please reply 2 me, i need help!!!

      By nicholas -- July 6, 2009
    • Nicholas, the force distribution is the same if the load is on the top or on the bottom of the bridge.

      By Garrett Boon -- July 6, 2009
      • even though i agree with you, it is the problem of compression VS tension that i am up against.

        By nicholas -- July 6, 2009
      • nicolas is correct.

        By Dave Schwartz -- December 14, 2009
      • so, what bridge would you recommend that will make me win the bridge building contest of 2015?

        By sorrow -- January 19, 2015
  11. thanks for the tips. i have to make a balsa wood bridge that will support 15 kilos in the center and the truss designs really helped.

    By Bridget -- May 26, 2009
  12. The school I got to St.Peters grade 6s had to build a bridge for Design+Technology and this website has really helped alot thank you!!!

    By Debby Ade. -- May 26, 2009
  13. I love this site…it gave me a lot of help for our project. Thanks soo much. I just hope that the bridge that my group makes wins. Um, our bridge is meant to be 40 cm long and we have 150 paddle popsticks to complete it. Anyway, thanks a lot again.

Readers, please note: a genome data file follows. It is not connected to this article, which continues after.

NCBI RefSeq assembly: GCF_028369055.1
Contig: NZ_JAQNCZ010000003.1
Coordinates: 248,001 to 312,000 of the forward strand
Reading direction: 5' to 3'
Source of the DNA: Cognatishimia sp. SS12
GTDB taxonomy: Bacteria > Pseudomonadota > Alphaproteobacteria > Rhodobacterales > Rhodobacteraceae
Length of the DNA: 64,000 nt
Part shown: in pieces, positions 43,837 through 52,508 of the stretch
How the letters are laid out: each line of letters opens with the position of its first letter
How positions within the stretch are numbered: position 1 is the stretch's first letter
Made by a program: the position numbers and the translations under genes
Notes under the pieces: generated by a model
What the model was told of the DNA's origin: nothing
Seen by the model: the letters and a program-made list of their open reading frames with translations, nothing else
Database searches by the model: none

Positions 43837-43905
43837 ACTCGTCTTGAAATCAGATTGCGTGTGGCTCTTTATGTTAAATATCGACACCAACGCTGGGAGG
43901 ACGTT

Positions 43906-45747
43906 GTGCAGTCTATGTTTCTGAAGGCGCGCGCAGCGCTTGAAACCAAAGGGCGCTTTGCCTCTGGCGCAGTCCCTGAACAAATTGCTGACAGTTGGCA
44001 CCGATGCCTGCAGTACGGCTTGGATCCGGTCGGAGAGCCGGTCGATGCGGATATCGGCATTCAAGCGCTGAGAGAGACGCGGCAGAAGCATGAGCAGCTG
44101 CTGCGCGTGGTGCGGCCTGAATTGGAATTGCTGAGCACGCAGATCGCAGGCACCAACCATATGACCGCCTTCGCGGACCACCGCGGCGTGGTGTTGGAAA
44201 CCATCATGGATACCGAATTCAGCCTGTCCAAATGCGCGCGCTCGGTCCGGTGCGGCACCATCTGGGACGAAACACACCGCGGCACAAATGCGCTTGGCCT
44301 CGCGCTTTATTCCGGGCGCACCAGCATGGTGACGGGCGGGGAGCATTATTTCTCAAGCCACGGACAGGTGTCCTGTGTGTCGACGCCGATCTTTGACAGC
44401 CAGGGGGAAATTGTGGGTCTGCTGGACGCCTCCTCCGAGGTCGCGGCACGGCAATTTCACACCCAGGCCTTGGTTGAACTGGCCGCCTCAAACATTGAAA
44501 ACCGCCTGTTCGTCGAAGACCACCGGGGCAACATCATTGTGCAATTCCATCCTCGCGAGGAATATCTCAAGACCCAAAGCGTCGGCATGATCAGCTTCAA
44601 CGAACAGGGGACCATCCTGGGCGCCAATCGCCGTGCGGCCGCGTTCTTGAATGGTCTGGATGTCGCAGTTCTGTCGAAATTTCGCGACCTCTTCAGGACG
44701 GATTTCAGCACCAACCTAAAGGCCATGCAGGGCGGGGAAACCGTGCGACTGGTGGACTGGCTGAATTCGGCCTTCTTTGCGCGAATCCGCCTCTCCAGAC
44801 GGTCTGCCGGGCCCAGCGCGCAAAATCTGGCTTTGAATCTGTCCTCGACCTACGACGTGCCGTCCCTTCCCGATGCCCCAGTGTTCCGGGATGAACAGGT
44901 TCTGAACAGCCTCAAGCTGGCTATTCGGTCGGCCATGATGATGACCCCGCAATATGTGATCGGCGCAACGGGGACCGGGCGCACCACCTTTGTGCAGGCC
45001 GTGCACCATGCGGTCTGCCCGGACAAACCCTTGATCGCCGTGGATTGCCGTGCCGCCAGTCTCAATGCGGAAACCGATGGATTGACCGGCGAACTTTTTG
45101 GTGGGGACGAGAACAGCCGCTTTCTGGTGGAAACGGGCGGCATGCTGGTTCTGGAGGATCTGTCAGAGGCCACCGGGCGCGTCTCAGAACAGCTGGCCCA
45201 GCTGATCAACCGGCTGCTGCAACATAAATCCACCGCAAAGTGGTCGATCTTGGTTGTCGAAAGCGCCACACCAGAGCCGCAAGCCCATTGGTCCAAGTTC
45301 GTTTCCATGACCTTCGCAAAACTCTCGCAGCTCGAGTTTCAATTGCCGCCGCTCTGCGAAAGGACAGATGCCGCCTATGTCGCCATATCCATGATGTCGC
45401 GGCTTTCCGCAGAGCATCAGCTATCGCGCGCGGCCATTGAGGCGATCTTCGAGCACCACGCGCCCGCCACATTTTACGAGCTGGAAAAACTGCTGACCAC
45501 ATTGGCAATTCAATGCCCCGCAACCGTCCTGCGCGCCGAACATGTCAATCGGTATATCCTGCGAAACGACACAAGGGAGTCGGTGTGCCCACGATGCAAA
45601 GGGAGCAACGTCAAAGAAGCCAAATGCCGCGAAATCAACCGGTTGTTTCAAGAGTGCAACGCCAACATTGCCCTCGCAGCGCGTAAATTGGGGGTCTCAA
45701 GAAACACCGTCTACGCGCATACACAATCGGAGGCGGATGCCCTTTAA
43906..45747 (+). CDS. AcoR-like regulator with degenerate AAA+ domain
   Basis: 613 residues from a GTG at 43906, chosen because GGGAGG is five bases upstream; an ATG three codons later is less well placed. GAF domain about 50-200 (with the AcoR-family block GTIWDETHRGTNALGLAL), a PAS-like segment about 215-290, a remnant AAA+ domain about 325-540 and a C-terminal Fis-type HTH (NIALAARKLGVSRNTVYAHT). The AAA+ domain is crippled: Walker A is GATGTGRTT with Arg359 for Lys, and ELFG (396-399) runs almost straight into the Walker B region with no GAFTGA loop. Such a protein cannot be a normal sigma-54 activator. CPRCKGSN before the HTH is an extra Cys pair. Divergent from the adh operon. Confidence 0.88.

By E.M.T.A -- May 18, 2009
  14. this is a good webstie for teens and it gives the motives for kids to learn how to build bridges.

    By MRs. Goodfellow -- April 13, 2009
    • is this Mrs. Goodfellow from CMS???

      By Danielle N. -- April 13, 2009
      • Why yes, I am from CMS.

        By MRs. Goodfellow -- November 9, 2009
  15. hi, im in yr 12 and im currently doing an assignment on bridges

    ive built the warren truss bridge with vertical members,
    ive had a look at your diagram with the load factors, but im quite confused, you say that the load factors add up to 100% but i dont see how the numbers come together to make 100%
    i can only see that when 85% + 15% = 100% at the bottom line, but with the 60% lines i cant figure out how they would add up to give 100% please explain to me =]

    By Clarence -- March 9, 2009
    • Actually, he meant to say that the two black arrows above the bridge represent a single weight, distributed evenly between those two arrows (thus, 2 points at 50% each = 100%), the numbers on the bridge lines are the force amounts(not percentage) most likely, in Newtons. Hope that helps explain things better. There are many free online bridge building games for you to try your own designs and see how they work. I tried a K-truss design in one program from West Point, but the forces were completely reversed. It might have been the program’s physics, but I’m not sure. I had lots of compression at the top and tension at the bottom.

      By Wraith0127 -- June 16, 2009